The fundamental fights are guaranteed to protect the basic human rights of all citizens of India and are put into effect by the courts, subject to some limitations. One of such fundamental rights is the Right to Equality. Right to Equality refers to the equality in the eyes of law, discarding any unfairness on grounds of caste, race, religion, place of birth sex. It also includes equality of prospects in matters of employment, abolition of untouchability and abolition of titles. Articles 14, 15, 16, 17 and 18 of the Constitution of India highlight the Right to Equality in detail. This fundamental right is the major foundation of all other rights and privileges granted to Indian citizens. It is one of the chief guarantees of the Constitution of India. Thus, it is imperative that every citizen of India has easy access to the courts to exercise his/her Right to Equality.
Various articles under the Right to Equality are explained as follows:
Equality Before Law :- Article 14 of the Constitution clearly defines equality before the law, ensuring that all citizens are equally protected by the country’s laws. It means that the state would not discriminate against any Indian person based on their gender, caste, creed, religion, or even location of birth. The state cannot deny equality before the law and equal legal defence to any individual on Indian territory. In other words, no one or group of individuals may expect preferential treatment. This privilege pertains not only to Indian nationals, but to all individuals living on Indian territory. The right to social equality and equal access to public areas is explicitly stated in Article 15 of the Indian Constitution, which states that no one should be treated favourably on the basis of colour, caste, creed, language, or other characteristics. Everyone must have equitable access to public sites such as public wells, bathing ghats, museums, and temples. The State, on the other hand, has the authority to make special provisions for women and children, as well as for the development of any socially or educationally disadvantaged class, scheduled castes, or scheduled tribes. This article solely pertains to Indian nationals.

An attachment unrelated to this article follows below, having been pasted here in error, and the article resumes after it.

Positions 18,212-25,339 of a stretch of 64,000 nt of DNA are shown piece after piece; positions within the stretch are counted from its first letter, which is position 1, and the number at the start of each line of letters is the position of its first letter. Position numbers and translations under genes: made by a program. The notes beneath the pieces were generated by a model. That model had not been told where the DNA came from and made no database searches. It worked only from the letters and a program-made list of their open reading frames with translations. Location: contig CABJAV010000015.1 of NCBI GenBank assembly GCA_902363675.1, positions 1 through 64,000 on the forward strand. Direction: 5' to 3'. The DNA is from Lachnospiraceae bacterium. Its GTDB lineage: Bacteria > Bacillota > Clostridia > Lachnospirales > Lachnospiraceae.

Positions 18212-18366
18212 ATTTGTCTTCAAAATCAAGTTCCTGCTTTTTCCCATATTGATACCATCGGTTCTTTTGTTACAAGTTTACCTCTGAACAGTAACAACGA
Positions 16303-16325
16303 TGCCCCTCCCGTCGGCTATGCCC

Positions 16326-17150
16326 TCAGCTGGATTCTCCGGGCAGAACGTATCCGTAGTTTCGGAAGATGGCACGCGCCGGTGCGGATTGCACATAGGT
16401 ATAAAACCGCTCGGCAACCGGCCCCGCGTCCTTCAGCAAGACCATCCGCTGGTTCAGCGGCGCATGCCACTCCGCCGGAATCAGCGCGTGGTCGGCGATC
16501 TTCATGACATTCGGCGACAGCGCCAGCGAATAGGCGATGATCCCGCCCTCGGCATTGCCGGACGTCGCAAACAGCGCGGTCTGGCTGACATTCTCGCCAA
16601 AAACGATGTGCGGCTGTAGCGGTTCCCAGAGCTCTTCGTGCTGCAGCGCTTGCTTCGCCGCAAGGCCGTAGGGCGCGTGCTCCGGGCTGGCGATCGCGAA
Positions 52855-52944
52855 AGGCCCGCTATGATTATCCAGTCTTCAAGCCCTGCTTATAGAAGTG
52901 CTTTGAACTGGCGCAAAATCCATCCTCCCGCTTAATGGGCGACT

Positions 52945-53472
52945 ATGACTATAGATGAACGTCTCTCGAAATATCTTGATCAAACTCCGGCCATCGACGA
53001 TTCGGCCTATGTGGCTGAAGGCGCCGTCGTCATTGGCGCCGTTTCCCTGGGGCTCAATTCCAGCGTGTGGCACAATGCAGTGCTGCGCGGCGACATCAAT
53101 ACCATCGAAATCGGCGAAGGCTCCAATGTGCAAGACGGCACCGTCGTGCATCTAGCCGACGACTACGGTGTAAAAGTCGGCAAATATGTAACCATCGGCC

Equality in Matters of Public Employment:- Article 16 of the Indian Constitution states unequivocally that the state must treat all citizens equally in job concerns. In any occupation or position under the State, no citizen must be discriminated against on the grounds of race, caste, religion, creed, descent, or place of birth. Every Indian citizen is eligible to apply for government employment. There are, however, certain restrictions to this right. The Parliament may adopt legislation stating that certain positions can only be filled by individuals who live in a specified area. This qualification is mostly for positions that demand knowledge of the location and language.
Abolition of Untouchability:- Article 17 of the Constitution of India abolishes the practice of untouchability in India. Practice of untouchability is declared as a crime and anyone doing so is punishable by law. The Untouchability Offences Act of 1955 (and now Protection of Civil Rights Act in 1976) states punishments for not allowing a person to enter a place of worship or from taking water from a well or tank.
Abolition of Titles:- Article 18 of the Indian Constitution forbids the state from bestowing any titles. Citizens of India are not permitted to accept titles from other countries. The British administration also eliminated titles such as Rai Bahadurs and Khan Bahadurs. Nonetheless, academic and military awards can be bestowed to Indian nationals. The awards of ‘Bharat Ratna’ and ‘Padma Vibhushan’ cannot be used as a title by the recipient and are not forbidden under the Indian Constitution. Since December 15, 1995, the Supreme Court has upheld the legality of such rewards.
To conclude, the ‘Right to Equality’ should not only remain on papers. This right should be properly exercised; otherwise it will lose its essence if all the citizens of India, especially the weaker and backward classes do not have equal rights and equality before law.